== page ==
On February 1, 2011, after weeks of protests that preceded the uprisings in both Tunisia and Egypt, King Abdullah II dismissed the unpopular government of Samir Rifai and entrusted Marouf Al Bakhit, an ex-army general and former prime minister, with forming a new government. Bakhit’s major task would be “to take speedy practical and tangible steps to unleash a real political reform process that reflects [Jordan’s] vision of comprehensive reform, modernization and development.” While the references to political reform abounded in this newest letter, they were far from new.
Since acceding to the throne in 1999, the king has entrusted almost every appointed government with some aspect of political reform. What was novel about this particular letter was his candid admission that “the process has been marred by gaps and imbalances” and that these were the result of “fear of change by some who resisted it to protect their own interests . . . costing the country dearly and denying it many opportunities for achievement.”
In several speeches and press interviews over the last few years, the king has hinted at his frustration with those who did not wish to embrace change. The words in this letter, however, marked the clearest attack yet on those who resisted reform. The accusation was explicit: the motives behind resistance to change from such groups, which had in fact been created and sustained by the system over many decades, stemmed from their desire to protect their own private interests—even at the expense of the state.
Could reform efforts have taken a different course in Jordan? In a country where the king has broad powers over all branches of government, his expressed frustration over the struggling reform efforts begs the question of why the status quo remains intact. This decade-long process, initiated by the king, has been largely ignored by an ossified layer of elites seeking to protect their own interests. The clear discrepancy between the king’s directives to the seven prime ministers he had entrusted to form governments in his twelve years of power—and the actual record of reform completed by these respective governments—points to a structural problem that is all too often ignored.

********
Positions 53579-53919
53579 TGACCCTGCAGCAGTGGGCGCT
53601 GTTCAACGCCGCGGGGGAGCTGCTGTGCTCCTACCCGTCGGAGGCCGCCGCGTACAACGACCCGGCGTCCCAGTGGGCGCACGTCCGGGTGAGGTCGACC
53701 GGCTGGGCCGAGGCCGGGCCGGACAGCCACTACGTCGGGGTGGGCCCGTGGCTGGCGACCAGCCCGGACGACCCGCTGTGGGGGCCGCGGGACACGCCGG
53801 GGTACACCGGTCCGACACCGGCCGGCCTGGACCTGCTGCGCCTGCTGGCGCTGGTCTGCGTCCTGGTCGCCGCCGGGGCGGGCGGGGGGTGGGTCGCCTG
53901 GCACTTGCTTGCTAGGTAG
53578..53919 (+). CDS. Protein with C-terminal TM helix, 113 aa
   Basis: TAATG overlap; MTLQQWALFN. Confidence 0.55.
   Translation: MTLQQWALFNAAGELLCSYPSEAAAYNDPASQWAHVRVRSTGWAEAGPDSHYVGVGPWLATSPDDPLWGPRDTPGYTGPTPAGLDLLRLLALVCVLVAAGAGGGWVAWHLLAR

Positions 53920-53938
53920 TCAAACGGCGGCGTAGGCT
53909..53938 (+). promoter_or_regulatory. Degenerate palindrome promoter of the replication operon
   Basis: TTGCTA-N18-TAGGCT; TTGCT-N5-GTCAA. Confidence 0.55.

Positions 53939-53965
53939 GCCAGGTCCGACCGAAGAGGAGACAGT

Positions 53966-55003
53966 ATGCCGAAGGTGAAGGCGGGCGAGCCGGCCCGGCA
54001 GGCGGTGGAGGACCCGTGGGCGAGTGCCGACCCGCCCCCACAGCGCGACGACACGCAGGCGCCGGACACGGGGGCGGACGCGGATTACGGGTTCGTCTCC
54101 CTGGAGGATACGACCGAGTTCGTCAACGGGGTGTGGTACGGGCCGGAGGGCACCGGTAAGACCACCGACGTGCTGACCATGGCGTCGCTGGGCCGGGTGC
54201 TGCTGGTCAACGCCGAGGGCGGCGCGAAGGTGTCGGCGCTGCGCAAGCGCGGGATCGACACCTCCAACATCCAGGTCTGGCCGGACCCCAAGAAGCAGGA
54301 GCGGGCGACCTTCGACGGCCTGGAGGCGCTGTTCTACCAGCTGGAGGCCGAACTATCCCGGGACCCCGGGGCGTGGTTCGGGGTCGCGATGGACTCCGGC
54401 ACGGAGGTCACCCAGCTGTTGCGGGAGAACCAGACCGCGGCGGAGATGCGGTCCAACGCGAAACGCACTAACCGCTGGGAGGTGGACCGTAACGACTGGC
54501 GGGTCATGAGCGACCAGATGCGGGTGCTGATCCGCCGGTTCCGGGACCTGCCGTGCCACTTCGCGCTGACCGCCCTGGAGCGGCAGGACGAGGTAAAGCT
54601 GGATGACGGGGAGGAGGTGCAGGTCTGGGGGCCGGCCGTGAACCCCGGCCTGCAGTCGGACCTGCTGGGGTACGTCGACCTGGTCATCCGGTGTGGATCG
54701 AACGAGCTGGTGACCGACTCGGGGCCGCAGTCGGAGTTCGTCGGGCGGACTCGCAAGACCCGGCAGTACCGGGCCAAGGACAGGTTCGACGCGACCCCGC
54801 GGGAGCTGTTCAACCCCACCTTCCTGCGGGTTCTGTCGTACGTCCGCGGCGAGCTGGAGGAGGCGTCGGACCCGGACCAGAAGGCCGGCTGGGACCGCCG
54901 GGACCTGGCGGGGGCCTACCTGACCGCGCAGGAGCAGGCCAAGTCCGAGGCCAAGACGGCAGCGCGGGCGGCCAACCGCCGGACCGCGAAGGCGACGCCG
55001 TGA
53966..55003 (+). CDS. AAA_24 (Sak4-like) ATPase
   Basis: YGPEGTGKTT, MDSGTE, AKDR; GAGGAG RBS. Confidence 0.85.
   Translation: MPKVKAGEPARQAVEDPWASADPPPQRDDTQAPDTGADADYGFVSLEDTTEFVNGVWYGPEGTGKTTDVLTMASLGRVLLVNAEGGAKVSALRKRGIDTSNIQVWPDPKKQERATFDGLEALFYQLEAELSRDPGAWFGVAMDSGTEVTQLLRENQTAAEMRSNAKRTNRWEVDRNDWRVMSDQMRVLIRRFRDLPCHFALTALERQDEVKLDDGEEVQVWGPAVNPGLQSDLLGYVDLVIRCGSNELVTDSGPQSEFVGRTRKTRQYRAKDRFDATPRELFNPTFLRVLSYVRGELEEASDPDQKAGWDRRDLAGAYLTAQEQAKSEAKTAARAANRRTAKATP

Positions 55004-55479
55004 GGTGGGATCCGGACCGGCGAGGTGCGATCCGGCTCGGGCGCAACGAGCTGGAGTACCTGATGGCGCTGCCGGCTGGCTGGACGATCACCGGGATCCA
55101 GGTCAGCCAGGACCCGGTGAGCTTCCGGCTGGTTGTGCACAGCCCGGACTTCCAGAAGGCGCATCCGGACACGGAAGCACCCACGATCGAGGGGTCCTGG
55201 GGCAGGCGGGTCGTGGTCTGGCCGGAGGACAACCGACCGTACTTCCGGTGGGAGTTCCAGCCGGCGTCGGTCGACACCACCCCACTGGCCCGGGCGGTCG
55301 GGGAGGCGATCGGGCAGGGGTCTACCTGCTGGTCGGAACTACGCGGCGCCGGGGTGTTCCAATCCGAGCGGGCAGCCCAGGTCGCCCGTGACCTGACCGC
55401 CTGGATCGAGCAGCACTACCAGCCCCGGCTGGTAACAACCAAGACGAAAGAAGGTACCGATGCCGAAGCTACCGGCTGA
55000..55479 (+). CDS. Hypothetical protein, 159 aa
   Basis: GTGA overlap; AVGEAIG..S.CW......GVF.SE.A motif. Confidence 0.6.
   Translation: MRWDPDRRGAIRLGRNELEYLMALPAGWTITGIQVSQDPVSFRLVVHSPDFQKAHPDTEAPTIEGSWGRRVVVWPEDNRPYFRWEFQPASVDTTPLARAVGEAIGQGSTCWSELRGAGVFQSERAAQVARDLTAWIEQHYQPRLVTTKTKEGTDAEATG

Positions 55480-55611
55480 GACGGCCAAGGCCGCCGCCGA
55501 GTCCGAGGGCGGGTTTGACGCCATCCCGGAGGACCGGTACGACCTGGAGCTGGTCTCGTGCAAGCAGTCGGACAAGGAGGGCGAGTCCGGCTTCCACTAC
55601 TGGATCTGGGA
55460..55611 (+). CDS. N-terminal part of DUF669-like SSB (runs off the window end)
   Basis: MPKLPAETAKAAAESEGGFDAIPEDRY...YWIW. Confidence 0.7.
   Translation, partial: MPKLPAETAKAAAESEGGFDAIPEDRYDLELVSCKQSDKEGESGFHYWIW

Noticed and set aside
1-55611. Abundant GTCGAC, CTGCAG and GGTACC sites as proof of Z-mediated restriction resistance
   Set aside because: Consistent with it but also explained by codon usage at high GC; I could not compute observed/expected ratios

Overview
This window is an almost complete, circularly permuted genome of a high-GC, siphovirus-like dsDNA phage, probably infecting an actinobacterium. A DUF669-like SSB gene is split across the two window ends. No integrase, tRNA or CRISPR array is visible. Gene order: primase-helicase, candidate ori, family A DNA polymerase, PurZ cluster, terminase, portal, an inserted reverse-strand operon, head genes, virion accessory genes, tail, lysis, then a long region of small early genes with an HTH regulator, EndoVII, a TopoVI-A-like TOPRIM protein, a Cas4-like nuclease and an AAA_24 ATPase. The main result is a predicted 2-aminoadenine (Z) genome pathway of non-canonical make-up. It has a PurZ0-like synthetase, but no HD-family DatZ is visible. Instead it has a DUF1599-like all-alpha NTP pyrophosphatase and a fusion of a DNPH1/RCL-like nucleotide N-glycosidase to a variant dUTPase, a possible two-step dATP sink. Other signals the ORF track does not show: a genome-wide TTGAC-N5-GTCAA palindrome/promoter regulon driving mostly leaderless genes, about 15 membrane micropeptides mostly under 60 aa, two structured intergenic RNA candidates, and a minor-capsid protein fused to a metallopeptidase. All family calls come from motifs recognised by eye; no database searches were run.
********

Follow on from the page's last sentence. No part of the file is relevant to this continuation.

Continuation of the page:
Much research has been done on the creation of rentier and semi-rentier systems in the Arab world, whereby the state relies on rents from such nonproductive sources as oil or external assistance. Such rents, however, are also specifically utilized to provide privileges to the political elite in exchange for its loyalty. These groups, developed by many Arab systems over decades, support the existing order because it occupies a privileged position that would be compromised by merit-based systems, rather than ones based on clientelism and patronage.
In the case of Jordan, this group has become so entrenched, powerful, and ossified that it is now not only resisting such reform from below but—more dangerously—from above. In other words, these elites have become recalcitrant, self-appointed guardians of the state who believe they alone should decide how the country ought to evolve. They have no qualms about opposing the directives of the leaders or systems that created them in the first place if those leaders are seen as adopting policies that threaten their interests.
An examination of the political reforms conducted by successive governments in Jordan over the last decade suggests that, in most cases, the king’s directives were ignored, diluted, and, at times, directly opposed. This does not imply that the objectives of this class and the monarch were always in contradiction, but suggests that the rentier system has, over time and through entrenchment, created monsters who will only acquiesce as long as the system perpetuates the old policy of favors.
These groups are therefore more likely to pursue policies that are antithetical to political reform, thus resulting in the gaps and imbalances lamented by the king’s latest letter. These rentier systems have already proven to be difficult to maintain and, in an Arab world that is increasingly demanding better governance and greater accountability, such ossified systems will come to pose significant threats to stability, particularly in resource-poor countries such as Jordan.
The Carnegie Middle East Program combines in-depth local knowledge with incisive comparative analysis to examine economic, sociopolitical, and strategic interests in the Arab world. Through detailed country studies and the exploration of key crosscutting themes, the Carnegie Middle East Program, in coordination with the Carnegie Middle East Center in Beirut, provides analysis and recommendations in both English and Arabic that are deeply informed by knowledge and views from the region. The program has special expertise in political reform and Islamist participation in pluralistic politics.
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